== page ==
7th GESF highlights importance of involving girls in stem education

Global Teacher Prize finalists, past and present, discuss how gender imbalance in STEM students can be redressed

Dubai:  Science, technology, engineering and Maths (STEM) subjects are severely unrepresented by girls, observed panelists a session at the seventh annual Global Education & Skills Forum (GESF 2019), a Varkey Foundation initiative, taking place at The Atlantis, The Palm, Dubai. At the discussion on ‘Getting girls into STEM’, Global Teacher Prize finalists Yasmin Ahmed, Dr Ken Silburn and Emma Russo gathered to discuss why the lack of representation in STEM education exists and what can be done to encourage females to study these subjects.

2015 Global Teacher Prize finalist, Yasmin Noorul Amin opened the debate by explaining that she has been teaching at a boy’s school for the past fifteen years, but that the attitude of boys to girls and their learning is a great contributing factor to changing stereotypes and gaining equal balance.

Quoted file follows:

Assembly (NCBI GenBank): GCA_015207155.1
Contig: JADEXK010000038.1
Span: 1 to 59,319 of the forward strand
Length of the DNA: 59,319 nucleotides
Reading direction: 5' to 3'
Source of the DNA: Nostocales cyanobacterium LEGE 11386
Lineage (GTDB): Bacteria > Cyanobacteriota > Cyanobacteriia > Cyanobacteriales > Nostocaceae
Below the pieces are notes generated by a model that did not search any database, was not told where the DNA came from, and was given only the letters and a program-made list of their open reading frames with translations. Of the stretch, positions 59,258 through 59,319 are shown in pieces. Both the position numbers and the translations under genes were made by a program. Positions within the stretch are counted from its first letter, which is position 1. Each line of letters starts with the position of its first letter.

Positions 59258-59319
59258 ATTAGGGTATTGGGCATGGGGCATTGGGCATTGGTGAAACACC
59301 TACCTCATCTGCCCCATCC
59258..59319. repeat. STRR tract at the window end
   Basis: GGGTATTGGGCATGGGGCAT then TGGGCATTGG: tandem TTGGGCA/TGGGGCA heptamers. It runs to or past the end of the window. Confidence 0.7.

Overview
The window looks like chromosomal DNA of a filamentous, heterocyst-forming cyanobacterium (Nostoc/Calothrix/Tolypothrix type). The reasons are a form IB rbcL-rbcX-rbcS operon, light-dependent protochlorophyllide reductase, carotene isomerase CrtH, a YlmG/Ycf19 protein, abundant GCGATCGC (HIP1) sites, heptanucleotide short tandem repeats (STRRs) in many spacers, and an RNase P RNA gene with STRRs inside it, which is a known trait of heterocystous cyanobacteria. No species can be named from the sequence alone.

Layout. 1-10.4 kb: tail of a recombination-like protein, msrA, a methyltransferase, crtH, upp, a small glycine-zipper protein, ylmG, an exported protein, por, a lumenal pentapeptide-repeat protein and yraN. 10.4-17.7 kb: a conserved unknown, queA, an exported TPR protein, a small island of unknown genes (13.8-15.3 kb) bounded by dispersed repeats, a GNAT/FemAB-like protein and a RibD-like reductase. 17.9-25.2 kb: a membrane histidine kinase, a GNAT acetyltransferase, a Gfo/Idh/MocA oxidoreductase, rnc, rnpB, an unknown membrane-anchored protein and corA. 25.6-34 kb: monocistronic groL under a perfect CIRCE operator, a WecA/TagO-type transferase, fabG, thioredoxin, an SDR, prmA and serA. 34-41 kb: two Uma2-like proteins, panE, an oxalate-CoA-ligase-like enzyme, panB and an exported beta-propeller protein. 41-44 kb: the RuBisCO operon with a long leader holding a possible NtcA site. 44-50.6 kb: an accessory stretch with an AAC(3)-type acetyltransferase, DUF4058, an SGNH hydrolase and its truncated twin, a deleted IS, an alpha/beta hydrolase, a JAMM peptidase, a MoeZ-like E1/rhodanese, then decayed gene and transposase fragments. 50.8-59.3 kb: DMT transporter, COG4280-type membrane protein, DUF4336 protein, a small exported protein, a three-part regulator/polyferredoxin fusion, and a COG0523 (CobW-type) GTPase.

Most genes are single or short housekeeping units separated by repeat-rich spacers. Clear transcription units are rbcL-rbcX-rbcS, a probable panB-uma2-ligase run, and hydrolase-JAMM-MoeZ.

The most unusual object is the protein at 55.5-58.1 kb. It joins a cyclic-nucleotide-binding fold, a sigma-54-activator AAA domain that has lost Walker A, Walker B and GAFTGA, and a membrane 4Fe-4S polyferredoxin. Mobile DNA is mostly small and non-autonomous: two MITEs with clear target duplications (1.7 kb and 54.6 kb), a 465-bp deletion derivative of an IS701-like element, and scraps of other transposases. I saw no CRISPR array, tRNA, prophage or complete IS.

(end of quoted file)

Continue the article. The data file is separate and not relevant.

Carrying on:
She stressed on the importance of changing family perceptions and encouraged teachers to educate parents on the range of job opportunities available to those who specialise in STEM subjects. She spoke extensively on the need for female teachers to be strong examples to male students in order to change their perceptions. Emma Russo, one of the Top 40 finalists for the prize this year, discussed constantly striving to ease the barriers faced by girls who want to study physics and engineering in higher education. To this end, she set up a London wide termly event for female students and their parents called “Girls in Physics” where students are encouraged to bring their parents and meet and discuss opportunities with female industry professionals. She also stressed the importance of educating parents to the importance of interesting girls in STEM subjects. “I set up “Girls in Physics” to spread education because it’s frustrating for me as a physicist and a teacher to see such a low number of women continuing these subjects at university.” Dr Ken Silburn, a 2017 finalist, spoke about his commitment to increasing the educational outcomes of science students across New South Wales in Australia. The headmaster pioneered a programme called iSTEM (invigorating Science, Technology, Engineering and Mathematics) which gave students from schools in his region the chance to participate in extracurricular science activities. He supported and encouraged participation from girls and documented them enjoying a huge variety of science related activities. All three speakers were united in the belief that educating parents on the value of STEM subjects for young women was of the utmost importance and would have a positive effect on redressing the imbalance. They were also agreed that boys needed to be better educated to accept and encourage female participation in what has largely been a male led genre. GESF 2019 this year is attended by five former Presidents and Prime Ministers and 40 Education Ministers. World leaders were joined by a new generation of change-makers, including grassroots activists, philanthropists, tech developers and many more, that are shaping the world with new voices, new ideas and new technologies. -Ends- 1. The Varkey Foundation believes every child deserves a vibrant, stimulating learning environment that awakens and supports their full potential. We believe nothing is more important to achieving this than the passion and quality of teachers. We founded the Global Teacher Prize to shine a spotlight on the incredible work teachers do all over the world and we continue to play a leading role in influencing education debates on the status of teachers around the world. 2. The Top 50 shortlisted teachers were narrowed down to the final Top 10 teachers by a Prize Committee. The winner will then be chosen from these Top 10 finalists by the Global Teacher Prize Academy. The Prize Committee and the Academy look for evidence that applicants for the Varkey Foundation Global Teacher Prize meet the following criteria:  ·                     Employing effective instructional practices that are replicable and scalable to influence the quality of education globally. ·                     Employing innovative instructional practices that address the particular challenges of the school, community or country and which have shown sufficient evidence to suggest they could be effective in addressing such challenges in a new way.  ·                     Achieving demonstrable student learning outcomes in the classroom. ·                     Impact in the community beyond the classroom that provide unique and distinguished models of excellence for the teaching profession and others. ·                     Helping children become global citizens through providing them with a values-based education that equips them for a world where they will potentially live, work and socialise with people from many different nationalities, cultures and religions. ·                     Improving the teaching profession through helping to raise the bar of teaching, sharing best practice, and helping colleagues overcome any challenges they face in their school.  ·                     Teacher recognition from governments, national teaching organisations, head-teachers, colleagues, members of the wider community or pupils. 3. The Global Teacher Prize Academy includes prominent names such as Wendy Kopp, co-founder and CEO of Teach for All; Brett Wigdortz, founder of Teach First, James E Ryan, Dean and Professor, Harvard Graduate School of Education, United States, Jeffrey D. Sachs, world-renowned professor of economics and special advisor to the UN and Lewis Pugh, the only person to have completed a long distance swim in every ocean of the world. 4. The Global Teacher Prize winner will be paid the prize money in equal installments over ten years, and the Varkey Foundation will provide the winner with financial counseling. Without compromising their work in the classroom, the winner will be asked to serve as a global ambassador for the Varkey Foundation, attending public events and speaking in public forums about improving the prestige of the teaching profession. 5. The prize is open to currently working teachers who teach children that are in compulsory schooling, or are between the ages of five and eighteen. Teachers who teach children age 4+ in an Early Years government-recognised curriculum are also eligible, as are teachers who teach on a part-time basis, and teachers of online courses. Teachers must spend at least 10 hours per week teaching children and plan to remain in the profession for the next 5 years. It is open to teachers in every kind of school and, subject to local laws, in every country in the world. Applications for the 2019 prize opened on Wednesday 6 June 2018 and closed on 23 September 2018 with teachers able to apply in English, Mandarin, Arabic, French, Spanish, Portuguese and Russian. 6. PwC will be responsible for ensuring that the balloting process is fair and accurate.  Criminal record and other background checks will be conducted on the shortlisted candidates. Top ten finalists from Global Teacher Prize 2018 could not apply for Global Teacher Prize 2019. 7. For LIVE images: 8. The Global Teacher Prize is part of the Varkey Foundation’s long-standing commitment to improve the status of teachers.  In November 2013, the foundation published the Global Teacher Status Index, the first attempt to compare attitudes towards teachers in 21 countries.  The index found that there were significant differences between the status of teachers worldwide. The survey also found that in many countries, between a third and half of parents would “probably” or “definitely not” encourage their children to enter the teaching profession. In November 2018 the Varkey Foundation revisited the theme and widened its scope, polling over 40,000 people in 35 countries. The Global Teacher Status Index 2018 showed for the first time a direct link between teacher status and pupil performance as measured by PISA scores. Countries with higher teacher status are more likely to record higher PISA scores, the report demonstrated, showing high teacher status can lead to greater student outcomes in a country. The full Global Teacher Status Indexes can be found at: